Divorce laws differ from state to state, and it is not likely that couples would include considerations about the divorce laws of their state in their marriage plans. However, gaining relevant knowledge may prove to be beneficial in the event of a divorce in the future. Texas is a community property state, and the manner in which property is classified and managed as either marital or separate during the marriage will rule the property division process.
There are requirements to be met even before the divorce process can be started. According to the residency requirements in Texas, one spouse must have been residing in Texas for at least six months, and at least for 90 days in the county in which the divorce will be filed. There is a 60-day waiting period after filing a divorce petition — even a no-contest divorce cannot be finalized sooner than that.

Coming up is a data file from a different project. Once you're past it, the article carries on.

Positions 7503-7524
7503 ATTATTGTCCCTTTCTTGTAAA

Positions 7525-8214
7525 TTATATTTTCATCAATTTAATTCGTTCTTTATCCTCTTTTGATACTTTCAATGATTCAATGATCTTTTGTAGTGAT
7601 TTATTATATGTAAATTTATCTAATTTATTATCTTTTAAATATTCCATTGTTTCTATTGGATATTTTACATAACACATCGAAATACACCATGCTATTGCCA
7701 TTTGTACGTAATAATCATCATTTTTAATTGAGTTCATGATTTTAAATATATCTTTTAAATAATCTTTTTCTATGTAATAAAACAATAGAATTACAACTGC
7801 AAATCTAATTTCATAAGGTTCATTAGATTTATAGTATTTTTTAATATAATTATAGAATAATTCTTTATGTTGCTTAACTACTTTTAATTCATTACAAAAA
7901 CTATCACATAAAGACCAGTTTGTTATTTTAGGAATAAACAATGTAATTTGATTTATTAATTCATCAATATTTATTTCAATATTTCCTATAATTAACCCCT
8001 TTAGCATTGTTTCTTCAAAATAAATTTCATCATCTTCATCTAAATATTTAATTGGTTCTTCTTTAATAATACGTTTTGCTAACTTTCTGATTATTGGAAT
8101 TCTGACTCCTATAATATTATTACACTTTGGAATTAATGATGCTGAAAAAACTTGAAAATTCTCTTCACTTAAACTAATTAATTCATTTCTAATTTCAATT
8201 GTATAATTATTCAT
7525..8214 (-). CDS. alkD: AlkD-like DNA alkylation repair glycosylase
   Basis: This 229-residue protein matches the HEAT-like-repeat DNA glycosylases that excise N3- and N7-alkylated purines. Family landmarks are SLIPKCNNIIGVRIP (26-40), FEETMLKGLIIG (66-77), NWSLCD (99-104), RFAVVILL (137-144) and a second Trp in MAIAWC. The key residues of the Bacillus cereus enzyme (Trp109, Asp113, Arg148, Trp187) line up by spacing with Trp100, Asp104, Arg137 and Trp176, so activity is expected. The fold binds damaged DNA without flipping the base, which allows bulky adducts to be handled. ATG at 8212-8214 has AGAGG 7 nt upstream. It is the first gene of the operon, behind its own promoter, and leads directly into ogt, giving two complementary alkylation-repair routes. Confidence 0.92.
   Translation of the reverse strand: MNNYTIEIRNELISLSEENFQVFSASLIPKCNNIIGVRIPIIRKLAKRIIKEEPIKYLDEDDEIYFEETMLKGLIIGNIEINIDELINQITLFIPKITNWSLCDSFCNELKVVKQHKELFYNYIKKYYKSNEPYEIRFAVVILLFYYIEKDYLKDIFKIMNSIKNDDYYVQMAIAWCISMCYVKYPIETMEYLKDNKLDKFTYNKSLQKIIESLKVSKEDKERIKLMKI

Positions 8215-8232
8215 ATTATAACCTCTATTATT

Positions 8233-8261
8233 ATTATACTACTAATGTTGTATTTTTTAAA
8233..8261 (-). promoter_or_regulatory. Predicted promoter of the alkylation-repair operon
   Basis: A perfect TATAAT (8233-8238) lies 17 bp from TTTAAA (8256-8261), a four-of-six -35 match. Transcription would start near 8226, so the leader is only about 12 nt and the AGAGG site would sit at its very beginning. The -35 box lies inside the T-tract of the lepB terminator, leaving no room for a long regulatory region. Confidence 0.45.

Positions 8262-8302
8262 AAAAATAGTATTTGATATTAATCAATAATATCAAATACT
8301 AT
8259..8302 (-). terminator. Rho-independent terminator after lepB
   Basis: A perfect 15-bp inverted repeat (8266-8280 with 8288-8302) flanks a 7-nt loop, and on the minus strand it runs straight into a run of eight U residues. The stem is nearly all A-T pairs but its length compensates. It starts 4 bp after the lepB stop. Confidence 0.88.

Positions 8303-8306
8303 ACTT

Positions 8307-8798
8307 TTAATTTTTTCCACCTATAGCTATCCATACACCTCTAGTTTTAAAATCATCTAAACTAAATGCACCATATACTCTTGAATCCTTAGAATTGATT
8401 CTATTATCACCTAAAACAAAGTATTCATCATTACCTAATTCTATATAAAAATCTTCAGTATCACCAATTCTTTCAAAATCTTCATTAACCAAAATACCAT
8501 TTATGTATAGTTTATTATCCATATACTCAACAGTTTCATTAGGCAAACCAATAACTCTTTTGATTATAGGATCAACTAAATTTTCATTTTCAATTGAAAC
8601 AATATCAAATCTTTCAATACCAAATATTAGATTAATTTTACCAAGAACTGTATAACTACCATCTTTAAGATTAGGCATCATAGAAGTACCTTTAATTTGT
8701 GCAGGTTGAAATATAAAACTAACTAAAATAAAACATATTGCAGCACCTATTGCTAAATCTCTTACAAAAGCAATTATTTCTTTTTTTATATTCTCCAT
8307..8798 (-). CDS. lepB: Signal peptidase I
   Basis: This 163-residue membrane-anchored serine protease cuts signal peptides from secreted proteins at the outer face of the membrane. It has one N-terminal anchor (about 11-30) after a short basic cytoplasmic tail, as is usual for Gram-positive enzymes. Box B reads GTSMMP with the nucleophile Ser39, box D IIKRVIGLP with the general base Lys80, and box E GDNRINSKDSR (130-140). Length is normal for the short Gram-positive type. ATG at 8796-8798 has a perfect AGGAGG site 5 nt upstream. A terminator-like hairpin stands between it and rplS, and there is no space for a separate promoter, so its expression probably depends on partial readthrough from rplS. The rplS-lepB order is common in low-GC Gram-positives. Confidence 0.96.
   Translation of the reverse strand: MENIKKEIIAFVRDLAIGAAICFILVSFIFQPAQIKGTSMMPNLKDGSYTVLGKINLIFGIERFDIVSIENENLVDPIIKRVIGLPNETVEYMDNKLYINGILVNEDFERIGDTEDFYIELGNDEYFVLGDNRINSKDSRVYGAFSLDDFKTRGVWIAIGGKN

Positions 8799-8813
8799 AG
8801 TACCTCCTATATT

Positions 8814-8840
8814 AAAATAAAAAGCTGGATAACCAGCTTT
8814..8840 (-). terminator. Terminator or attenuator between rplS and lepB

Under Texas law, spouses are equal owners of all assets acquired after the date of the marriage. For property to be regarded as separate, it must have been obtained before the date of marriage or after the separation date. Assets designated as separate property in a legally drafted prenuptial or postnuptial agreement will also remain separate, along with inheritances and payment from civil lawsuits — as long as the funds were not commingled. Any gifts received by one spouse from a third party will also be separate property.
Marital property will be split equally, and divorcing spouses may want to negotiate how they want this property division to take place. This can be a complicated process, especially for a spouse who is not familiar with the financial and tax consequences. The skills of an experienced divorce attorney with a full knowledge of Texas divorce laws may be invaluable to ensure a client’s best interests are protected during all proceedings.
Source: forbes.com, “50 Ways To End Your Marriage: Divorce Laws Vary Widely From State To State“, Jeff Landers, May 24, 2016